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Prison Profit Pipeline

By Julianne Malveaux

There is the adage that Nero fiddled while Rome burned, and I fear it is the adage that may define the ways too many observers have filtered the 45 administration through a skewed lens. There has been much commentary about 45’s twisted tweets, his threats to fire special counsel and former FBI chief Rob- ert Mueller, and his general shenanigans. There has been much less focus on the way his appointees have quietly changed the rules of engagement for too many citizens.

Just last week, according to the Washington Post, the U.S. Court of Appeals in the District of Columbia said that the Federal Communications Commission exceeded its authority when it capped the cost of phone calls made by prison inmates. FCC Commissioner Mignon Cly- burn, who championed this cause, described the court decision “as the greatest form of regulatory injustice I have seen in my 18 years as a regulator in the communications space.” Clyburn is the only Democratic commissioner on the FCC, which has two vacant seats that 45 can appoint. She says the cost of prison phone calls is a civil rights issue. More than 2.7 million children have an incarcerated parent, and the high cost of prison phone calls prevents them from having regular contact with them.

The FCC was prepared to defend its caps on prison phone calls, which can cost as much as $10 a minute, until our nation’s political leadership changed. Ajit Pai, a Republican member of the FCC (appointed by President Obama, who was required to appoint members of both parties), was elevated to chair the FCC. The free-market Pai said FCC lawyers, who were prepared to defend rate caps in courts, no longer had authorization to do so. Pai did not have to make that call, but he did, apparently at the behest of 45. Now, private companies, many with monopoly arrangements with prisons, can set rates as high as they like.

By the way, the caps, which were as high as 25 cents a minute, much higher than the market costs of phone calls, allowed lots of room for profit, since the real cost of a phone call is less than two cents a minute.   But too many of the phone companies with monopoly arrangements with prisons were funding prison operations with contracts that look- ed very much like kickbacks. In other words, prison administrations were profiting from inmate misery.

Most research says that regular family contact is one of the ways that recidivism is prevented. Those incarcerated who have family ties return to the general population eager to continue to develop those connections, while those who have been isolated from their families may feel they have less to lose and are more easily arrested. It is in the public interest that those incarcerated maintain and nourish family contacts, but too many prison administrators have another idea. They want to make money from the desperate situation of the incarcerated.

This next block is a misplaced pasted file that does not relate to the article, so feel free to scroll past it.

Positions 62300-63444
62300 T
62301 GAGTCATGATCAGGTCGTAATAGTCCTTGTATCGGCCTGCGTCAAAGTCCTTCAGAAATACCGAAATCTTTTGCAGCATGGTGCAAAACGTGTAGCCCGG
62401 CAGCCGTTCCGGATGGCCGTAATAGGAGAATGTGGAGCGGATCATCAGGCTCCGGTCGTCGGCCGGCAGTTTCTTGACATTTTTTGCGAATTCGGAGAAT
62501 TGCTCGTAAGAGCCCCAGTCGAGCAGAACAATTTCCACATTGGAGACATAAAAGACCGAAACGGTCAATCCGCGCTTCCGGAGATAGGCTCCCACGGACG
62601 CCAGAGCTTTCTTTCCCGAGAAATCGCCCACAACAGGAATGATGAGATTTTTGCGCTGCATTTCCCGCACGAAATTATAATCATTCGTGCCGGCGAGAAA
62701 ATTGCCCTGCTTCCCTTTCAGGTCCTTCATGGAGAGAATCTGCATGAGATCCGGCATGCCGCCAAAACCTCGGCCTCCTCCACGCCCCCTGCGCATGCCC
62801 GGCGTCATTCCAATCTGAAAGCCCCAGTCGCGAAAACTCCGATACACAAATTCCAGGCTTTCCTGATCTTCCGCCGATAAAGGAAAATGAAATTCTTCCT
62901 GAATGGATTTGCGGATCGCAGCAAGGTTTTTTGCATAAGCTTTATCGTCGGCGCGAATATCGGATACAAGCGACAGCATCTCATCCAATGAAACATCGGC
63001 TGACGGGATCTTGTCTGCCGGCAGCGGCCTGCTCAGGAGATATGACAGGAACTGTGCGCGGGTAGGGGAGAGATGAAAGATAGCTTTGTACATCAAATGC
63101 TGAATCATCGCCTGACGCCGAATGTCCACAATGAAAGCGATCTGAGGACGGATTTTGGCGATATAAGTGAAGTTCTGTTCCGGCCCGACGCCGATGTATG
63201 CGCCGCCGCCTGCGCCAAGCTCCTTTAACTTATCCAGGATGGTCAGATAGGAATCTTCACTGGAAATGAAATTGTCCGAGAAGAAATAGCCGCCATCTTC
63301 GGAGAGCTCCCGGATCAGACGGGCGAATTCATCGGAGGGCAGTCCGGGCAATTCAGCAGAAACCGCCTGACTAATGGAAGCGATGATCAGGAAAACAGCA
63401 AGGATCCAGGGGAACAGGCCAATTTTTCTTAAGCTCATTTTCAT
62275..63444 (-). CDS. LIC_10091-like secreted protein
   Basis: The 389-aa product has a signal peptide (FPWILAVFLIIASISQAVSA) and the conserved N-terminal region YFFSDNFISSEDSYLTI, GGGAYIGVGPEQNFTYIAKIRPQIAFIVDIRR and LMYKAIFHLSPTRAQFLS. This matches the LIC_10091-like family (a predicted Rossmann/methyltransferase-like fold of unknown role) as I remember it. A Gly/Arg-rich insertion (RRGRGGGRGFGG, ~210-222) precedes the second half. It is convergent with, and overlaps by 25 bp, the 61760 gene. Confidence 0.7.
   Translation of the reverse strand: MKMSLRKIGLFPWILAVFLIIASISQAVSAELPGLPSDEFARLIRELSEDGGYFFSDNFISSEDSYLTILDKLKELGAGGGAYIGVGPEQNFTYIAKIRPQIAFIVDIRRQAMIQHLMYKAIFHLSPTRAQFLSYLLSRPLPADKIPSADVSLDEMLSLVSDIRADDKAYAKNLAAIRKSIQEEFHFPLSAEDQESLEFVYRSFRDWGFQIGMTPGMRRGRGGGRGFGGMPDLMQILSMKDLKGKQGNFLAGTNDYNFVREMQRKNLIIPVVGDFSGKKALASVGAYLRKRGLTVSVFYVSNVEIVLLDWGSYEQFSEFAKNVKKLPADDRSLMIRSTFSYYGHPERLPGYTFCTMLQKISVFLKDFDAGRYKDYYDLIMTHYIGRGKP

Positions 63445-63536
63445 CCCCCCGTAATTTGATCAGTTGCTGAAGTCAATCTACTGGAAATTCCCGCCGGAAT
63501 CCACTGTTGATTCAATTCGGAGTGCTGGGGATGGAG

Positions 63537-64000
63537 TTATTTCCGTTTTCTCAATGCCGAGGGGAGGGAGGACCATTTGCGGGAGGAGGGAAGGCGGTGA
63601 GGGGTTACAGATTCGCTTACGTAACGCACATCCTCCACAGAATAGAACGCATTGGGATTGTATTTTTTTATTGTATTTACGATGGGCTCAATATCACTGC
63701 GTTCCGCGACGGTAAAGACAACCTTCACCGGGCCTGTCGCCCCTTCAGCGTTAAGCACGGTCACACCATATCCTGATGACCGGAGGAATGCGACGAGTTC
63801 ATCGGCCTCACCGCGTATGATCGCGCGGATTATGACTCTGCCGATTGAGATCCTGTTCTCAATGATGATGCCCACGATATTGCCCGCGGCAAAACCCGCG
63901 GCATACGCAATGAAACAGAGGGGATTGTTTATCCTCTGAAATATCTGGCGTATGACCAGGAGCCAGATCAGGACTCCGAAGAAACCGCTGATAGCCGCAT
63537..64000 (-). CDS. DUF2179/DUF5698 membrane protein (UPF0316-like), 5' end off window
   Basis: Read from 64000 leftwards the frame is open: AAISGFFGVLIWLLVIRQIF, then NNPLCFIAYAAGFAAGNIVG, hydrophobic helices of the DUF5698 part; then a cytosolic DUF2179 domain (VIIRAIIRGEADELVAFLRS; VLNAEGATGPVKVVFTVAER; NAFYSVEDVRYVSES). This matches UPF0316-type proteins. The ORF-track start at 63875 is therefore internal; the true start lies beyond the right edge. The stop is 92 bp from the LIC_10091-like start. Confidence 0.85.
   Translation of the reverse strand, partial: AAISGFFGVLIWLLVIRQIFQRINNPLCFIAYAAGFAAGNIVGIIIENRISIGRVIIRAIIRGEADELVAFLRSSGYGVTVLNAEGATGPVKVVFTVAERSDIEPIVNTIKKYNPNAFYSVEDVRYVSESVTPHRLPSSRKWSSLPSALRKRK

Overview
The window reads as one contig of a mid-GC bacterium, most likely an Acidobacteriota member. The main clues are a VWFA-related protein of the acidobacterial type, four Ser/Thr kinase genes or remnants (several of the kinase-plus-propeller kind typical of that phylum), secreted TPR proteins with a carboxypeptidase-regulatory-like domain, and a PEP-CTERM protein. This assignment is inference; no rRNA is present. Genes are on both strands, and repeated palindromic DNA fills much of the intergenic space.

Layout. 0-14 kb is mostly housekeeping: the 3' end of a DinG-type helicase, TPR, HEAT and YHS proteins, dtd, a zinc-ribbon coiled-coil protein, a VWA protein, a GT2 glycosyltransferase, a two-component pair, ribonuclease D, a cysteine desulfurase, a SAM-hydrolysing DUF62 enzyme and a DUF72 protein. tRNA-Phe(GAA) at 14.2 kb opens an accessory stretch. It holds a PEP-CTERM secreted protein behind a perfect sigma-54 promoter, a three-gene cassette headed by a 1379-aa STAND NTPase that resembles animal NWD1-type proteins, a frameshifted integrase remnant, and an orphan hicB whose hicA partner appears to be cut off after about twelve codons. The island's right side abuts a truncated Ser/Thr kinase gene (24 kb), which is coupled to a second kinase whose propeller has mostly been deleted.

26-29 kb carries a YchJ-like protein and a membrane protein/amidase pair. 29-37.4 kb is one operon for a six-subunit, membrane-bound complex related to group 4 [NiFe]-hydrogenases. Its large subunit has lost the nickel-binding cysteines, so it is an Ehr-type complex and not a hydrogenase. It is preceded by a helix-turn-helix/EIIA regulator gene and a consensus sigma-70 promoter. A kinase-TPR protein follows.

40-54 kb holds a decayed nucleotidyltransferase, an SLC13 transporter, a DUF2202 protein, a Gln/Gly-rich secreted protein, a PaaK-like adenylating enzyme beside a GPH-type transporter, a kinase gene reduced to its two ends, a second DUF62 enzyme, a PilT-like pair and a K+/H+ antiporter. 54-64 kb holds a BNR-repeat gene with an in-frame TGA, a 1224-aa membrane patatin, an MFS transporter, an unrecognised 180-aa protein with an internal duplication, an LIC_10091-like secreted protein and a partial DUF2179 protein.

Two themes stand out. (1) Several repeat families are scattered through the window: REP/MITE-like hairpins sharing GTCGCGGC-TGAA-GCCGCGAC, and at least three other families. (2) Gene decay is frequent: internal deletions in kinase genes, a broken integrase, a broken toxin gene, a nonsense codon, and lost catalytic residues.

The current administration’s attempt to roll back Obama-era prison reforms is not restricted to the matter of prison phone calls. While President Obama said he would cease to use private prisons to house federal inmates, Attorney General Jeff Sessions says that the Justice Department will use private prisons for federal inmates. This makes incarceration a profit center for companies that run faulty facilities that are likely to be unsafe and ineffective. Some of the companies that run these private prisons are publicly traded, cementing the notion that incarceration for some Americans is a profit center for others. Nearly 22,000 federal inmates are held in privately run prisons, managed by private-prison operators: Management and Training Corporation, the GEO Group and CoreCivic, which used to be known as Corrections Corporation of America.

Incarceration is an enterprise and an economic development engine in some communities. Prisons are not only centers of incarceration, but also centers of employment. Those who invest in CoreCivic stock, for example, are investing in the possibility of increasing the rate of incarceration in the future. The Obama Administration, belatedly, put these companies on warning that prison reform would slow the flow of new inmates. Now, 45 and Sessions are signaling that there are more profits to be gained through mass incarceration.

Phone calls are simply the tip of the iceberg. Who manages prison commissaries, and how much more do their products cost than those that are commercially available? How do people send money to their loved ones for commissary items, and how much must they pay to transmit monies? How many states require inmates to pay for health

services? How many pay prisoners 18 or 25 cents an hour for prison labor, but charge them exorbitant amounts for services? Who regulates this and how likely are incarcerated people to be worse off thanks to 45 and his free-market minions?

FCC Commissioner Mignon Cly- burn deserves our thanks for her commitment to the rights of those incarcerated. The rest of us should be repelled by the prison profit pipeline.

Julianne Malveaux is an economist, author, and Founder of Economic Education. Her podcast, “It’s Personal with Dr. J” is available on iTunes. Her latest book “Are We Better Off: Race, Obama and public policy is available via

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